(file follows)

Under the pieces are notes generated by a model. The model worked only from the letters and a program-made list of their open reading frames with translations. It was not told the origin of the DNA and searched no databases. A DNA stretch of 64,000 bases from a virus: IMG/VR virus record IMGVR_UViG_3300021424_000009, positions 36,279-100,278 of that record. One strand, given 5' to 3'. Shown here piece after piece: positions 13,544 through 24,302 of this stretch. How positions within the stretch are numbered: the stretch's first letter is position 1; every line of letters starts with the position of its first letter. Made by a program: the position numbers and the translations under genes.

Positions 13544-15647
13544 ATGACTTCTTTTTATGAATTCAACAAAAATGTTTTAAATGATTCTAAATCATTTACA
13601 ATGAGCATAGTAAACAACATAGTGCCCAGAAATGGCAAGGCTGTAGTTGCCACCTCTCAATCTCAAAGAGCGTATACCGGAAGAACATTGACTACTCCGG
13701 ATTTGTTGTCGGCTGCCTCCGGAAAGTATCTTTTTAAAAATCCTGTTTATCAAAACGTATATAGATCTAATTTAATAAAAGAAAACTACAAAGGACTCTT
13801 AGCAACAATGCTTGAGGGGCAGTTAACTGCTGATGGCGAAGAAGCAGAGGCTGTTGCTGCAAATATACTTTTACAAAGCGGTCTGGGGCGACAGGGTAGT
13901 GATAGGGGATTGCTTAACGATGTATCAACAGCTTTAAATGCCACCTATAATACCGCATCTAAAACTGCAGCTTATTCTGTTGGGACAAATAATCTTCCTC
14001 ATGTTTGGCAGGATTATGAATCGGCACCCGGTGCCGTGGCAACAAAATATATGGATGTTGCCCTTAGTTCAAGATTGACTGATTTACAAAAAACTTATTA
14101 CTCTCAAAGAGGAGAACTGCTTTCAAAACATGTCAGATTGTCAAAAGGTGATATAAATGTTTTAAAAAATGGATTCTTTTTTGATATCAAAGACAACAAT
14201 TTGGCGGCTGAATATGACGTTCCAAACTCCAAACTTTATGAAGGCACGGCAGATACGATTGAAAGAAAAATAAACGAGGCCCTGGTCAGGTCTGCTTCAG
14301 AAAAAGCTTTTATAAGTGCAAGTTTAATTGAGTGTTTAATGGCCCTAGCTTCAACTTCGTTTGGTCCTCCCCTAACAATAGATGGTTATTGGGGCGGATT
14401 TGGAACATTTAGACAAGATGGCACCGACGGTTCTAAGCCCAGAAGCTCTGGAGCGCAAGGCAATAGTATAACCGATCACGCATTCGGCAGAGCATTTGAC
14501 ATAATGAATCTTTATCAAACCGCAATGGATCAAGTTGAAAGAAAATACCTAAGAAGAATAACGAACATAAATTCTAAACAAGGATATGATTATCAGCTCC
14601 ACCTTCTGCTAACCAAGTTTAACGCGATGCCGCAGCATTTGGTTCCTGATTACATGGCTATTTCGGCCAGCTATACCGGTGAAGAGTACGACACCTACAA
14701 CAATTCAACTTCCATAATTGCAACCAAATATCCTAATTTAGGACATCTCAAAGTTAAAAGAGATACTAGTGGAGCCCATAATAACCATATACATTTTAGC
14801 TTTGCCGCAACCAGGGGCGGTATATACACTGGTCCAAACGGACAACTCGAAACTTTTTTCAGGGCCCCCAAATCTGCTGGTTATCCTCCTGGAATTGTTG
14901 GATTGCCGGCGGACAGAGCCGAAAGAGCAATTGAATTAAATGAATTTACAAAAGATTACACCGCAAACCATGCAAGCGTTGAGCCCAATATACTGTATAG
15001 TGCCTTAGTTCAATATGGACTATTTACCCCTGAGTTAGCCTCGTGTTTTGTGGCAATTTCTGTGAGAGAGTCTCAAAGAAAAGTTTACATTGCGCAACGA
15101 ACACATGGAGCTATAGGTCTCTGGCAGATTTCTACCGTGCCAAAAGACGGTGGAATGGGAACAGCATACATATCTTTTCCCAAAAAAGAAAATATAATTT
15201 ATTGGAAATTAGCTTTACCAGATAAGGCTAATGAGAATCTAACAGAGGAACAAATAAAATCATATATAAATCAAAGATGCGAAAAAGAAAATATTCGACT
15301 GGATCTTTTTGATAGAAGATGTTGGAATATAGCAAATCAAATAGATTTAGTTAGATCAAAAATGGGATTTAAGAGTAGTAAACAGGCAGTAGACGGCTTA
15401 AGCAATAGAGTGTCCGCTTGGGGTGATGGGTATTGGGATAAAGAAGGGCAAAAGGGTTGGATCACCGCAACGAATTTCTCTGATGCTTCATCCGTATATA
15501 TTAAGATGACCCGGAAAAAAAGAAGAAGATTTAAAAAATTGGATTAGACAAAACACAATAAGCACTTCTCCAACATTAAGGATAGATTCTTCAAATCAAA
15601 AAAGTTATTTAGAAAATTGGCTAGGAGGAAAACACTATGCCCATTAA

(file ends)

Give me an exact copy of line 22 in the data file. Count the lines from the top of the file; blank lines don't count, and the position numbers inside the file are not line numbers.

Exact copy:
15401 AGCAATAGAGTGTCCGCTTGGGGTGATGGGTATTGGGATAAAGAAGGGCAAAAGGGTTGGATCACCGCAACGAATTTCTCTGATGCTTCATCCGTATATA